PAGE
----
Latest news on drug policy issues in the international media

 

  • In the land with a rich history of growing weed, cannabis capitalism is an uneasy fit

    Jamaicans say the cultural ownership they feel towards cannabis is getting ignored by foreign investors looking to make money in the weed mecca
    Financial Post (Canada)
    Wednesday, June 5, 2019

    jamaica flag ganja2There’s a hint of disappointment in Courtney Betty’s voice when he talks about the present state of Jamaica’s legal medicinal cannabis regime. “I don’t think some of the companies coming in to do business here want to understand the social realities of Jamaica, or the real history of ganja in my country,” he said from his home in the country’s capital, Kingston. “I don’t think it is out of ignorance; I think this is just the way Western companies conduct business abroad.” By “Western” companies, Betty — the chief executive officer of Jamaican medical marijuana company Timeless Herbal Care — means Canadian. Since Jamaica legalized cannabis for medicinal cultivation and sale four years ago, a slew of Canadian pot companies have flooded the tiny island nation.

  • Scientist in Jamaica finds, cultivates lost ganja

    Jamaica should take the lead in establishing a geographical indicator for its home-grown cannabis "just like Champagne in France"
    Jamaica Observer (Jamaica)
    Tuesday, June 4, 2019

    Machel EmanuelA supreme ganja, smoked by Rastas and even Bob Marley himself in the 1970s? This pipe dream of every ganja aficionado is becoming reality thanks to the horticultural talents of scientist Dr Machel Emanuel of the Biology Department at the University of the West Indies in Kingston. His specialty: landrace cannabis, which grew naturally in Jamaica before it disappeared as a result of human intervention. The reggae legends' ganja would not have been as strong as modern, artificially created cannabis, which has higher levels of THC — the plant's main psychoactive ingredient. But in the 1980s, during the US war on drugs, landrace cannabis was easily spotted because of its height and destroyed, and cultivation of the plant was abandoned. Over time, easier-to-hide hybrids replaced the landrace cultivars.

  • Millions use cannabis, but figures for how many become dependent aren’t reliable

    Most people who use cannabis won’t become dependent, but there needs to be raised awareness of the risk
    The Conversation (US)
    Monday, June 3, 2019

    dsmIV dependenceCannabis has an image of being a relatively harmless drug. But all drugs carry a degree of risk, and cannabis is no exception. One of those risks is dependence, which many people assume is only something that happens to those who use “hard drugs”, such as crack or heroin. In fact, the estimated risk of dependence on cannabis is about one in ten. It’s worth exploring how this figure of one in ten is constructed. Several studies of cannabis dependence used the criteria laid out in the American Psychiatric Association’s diagnostic bible, the Diagnostic and Statistical Manual of Mental Disorders (DSM) to determine cannabis dependence. Examining these criteria highlights just how challenging making this diagnosis is.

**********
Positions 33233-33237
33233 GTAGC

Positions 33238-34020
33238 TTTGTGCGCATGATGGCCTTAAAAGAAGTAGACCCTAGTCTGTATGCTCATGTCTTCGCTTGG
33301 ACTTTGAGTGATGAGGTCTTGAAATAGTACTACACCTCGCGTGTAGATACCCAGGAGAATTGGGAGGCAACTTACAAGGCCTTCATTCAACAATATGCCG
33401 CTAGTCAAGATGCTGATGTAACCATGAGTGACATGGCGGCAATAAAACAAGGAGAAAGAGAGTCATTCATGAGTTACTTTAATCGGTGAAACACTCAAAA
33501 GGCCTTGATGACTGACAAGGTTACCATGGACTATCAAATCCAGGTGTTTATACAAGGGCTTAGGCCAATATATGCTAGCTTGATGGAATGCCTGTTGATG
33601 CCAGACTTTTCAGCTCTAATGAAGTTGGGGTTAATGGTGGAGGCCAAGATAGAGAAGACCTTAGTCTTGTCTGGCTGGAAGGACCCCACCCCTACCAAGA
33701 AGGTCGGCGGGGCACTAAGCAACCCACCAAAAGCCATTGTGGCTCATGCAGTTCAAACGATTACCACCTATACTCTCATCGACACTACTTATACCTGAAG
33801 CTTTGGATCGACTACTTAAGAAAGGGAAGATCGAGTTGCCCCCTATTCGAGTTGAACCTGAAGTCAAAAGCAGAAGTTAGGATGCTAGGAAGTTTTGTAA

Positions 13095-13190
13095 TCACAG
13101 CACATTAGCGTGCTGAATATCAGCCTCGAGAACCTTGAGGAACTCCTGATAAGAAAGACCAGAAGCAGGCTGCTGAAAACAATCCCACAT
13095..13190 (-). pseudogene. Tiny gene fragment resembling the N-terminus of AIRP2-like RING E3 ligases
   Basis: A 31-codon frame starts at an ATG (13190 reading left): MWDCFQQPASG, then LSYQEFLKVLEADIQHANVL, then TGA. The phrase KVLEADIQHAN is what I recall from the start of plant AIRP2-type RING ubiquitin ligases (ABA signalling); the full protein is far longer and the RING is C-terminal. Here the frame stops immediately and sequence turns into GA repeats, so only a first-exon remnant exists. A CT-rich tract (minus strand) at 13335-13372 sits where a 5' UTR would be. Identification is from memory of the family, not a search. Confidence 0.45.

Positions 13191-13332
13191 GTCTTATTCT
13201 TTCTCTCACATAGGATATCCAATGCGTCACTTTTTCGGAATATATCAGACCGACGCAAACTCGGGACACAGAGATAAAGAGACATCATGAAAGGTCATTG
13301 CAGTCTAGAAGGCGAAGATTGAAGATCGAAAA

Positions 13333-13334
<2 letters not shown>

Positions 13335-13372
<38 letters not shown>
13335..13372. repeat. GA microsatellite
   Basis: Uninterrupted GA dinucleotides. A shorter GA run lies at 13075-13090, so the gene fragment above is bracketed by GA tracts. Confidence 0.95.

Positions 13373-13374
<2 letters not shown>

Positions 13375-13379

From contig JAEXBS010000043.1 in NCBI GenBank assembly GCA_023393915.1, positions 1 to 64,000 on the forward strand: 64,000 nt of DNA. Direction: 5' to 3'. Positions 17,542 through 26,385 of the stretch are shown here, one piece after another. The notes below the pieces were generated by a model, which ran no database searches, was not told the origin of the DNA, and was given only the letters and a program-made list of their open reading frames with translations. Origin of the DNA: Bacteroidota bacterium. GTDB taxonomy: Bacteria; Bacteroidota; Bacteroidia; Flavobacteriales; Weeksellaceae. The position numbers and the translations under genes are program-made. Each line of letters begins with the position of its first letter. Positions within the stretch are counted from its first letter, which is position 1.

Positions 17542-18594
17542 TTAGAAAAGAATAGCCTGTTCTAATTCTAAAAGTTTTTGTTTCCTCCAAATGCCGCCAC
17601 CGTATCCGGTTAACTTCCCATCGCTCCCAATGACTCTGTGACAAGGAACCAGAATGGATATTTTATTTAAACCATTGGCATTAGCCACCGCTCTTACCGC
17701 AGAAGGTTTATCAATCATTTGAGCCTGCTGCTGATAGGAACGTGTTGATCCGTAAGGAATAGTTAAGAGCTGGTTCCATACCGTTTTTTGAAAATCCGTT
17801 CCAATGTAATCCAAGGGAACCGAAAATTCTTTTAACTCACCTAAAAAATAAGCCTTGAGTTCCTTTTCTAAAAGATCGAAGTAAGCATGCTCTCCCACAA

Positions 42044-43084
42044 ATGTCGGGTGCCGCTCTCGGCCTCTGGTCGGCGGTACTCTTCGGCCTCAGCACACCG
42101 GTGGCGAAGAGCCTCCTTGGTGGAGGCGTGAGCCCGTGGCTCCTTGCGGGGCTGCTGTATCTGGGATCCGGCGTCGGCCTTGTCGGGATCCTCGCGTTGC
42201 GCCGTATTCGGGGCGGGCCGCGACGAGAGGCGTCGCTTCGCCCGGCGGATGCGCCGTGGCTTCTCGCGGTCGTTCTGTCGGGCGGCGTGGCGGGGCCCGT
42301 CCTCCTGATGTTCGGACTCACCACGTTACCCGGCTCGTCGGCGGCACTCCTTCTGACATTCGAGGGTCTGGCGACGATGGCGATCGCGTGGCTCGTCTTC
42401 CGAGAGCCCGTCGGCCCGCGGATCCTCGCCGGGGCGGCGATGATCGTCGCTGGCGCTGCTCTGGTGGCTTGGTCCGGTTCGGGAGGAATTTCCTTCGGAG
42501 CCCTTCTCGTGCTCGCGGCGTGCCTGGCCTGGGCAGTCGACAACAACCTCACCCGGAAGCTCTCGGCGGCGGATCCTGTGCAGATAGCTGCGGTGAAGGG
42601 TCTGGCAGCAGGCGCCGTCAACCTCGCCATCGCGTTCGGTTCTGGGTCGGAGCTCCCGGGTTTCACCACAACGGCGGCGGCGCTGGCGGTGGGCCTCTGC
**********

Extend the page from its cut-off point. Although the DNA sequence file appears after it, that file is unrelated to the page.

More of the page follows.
• 'Chinese Ecstasy' drug linked to 125 deaths has arrived in Britain, NCA warns festival goers

    Each time we ban one generation, they produce a new generation which is more harmful
    The Telegraph (UK)
    Sunday, June 2, 2019

    warning test itA new ecstasy-like drug produced in China that has been linked to at least 125 deaths is feared to have spread to Britain, the National Crime Agency has warned in an alert to summer festival-goers. The United Nations (UN) has ordered a worldwide ban on N-Ethylnorpentylone in an attempt to close down its production in illegal psychoactive drugs “factories” in China which have flooded the market. It has been found in one in 20 samples of Ecstasy, or MDMA, tested by The Loop, a social enterprise set up by professor Fiona Measham, a former Government drugs adviser, which will this summer provide its free drug testing service at around a dozen festivals.

  • France to launch medical cannabis experiment in coming weeks

    No legalisation for recreational use
    France 24 (France)
    Sunday, June 2, 2019

    france cannabis2As a nearly unanimous French Senate gave medical marijuana the green light, France will start experimenting the use of medical marijuana for “about two years”, pending the approval of the health ministry. According to patient groups, somewhere between 300,000 and 1 million patients could be eligible to its use. The use of medical cannabis will be strictly controlled. Doctors will be permitted to prescribe it only as a last resort, after trying other available therapeutic treatments. In December 2018, the National Agency for the Safety of Health Products identified possible applications for medical cannabis: cancer, certain types of epilepsy, multiple sclerosis, palliative care, and pain that does not respond to usual treatments. (See also: Is France about to legalise cannabis?)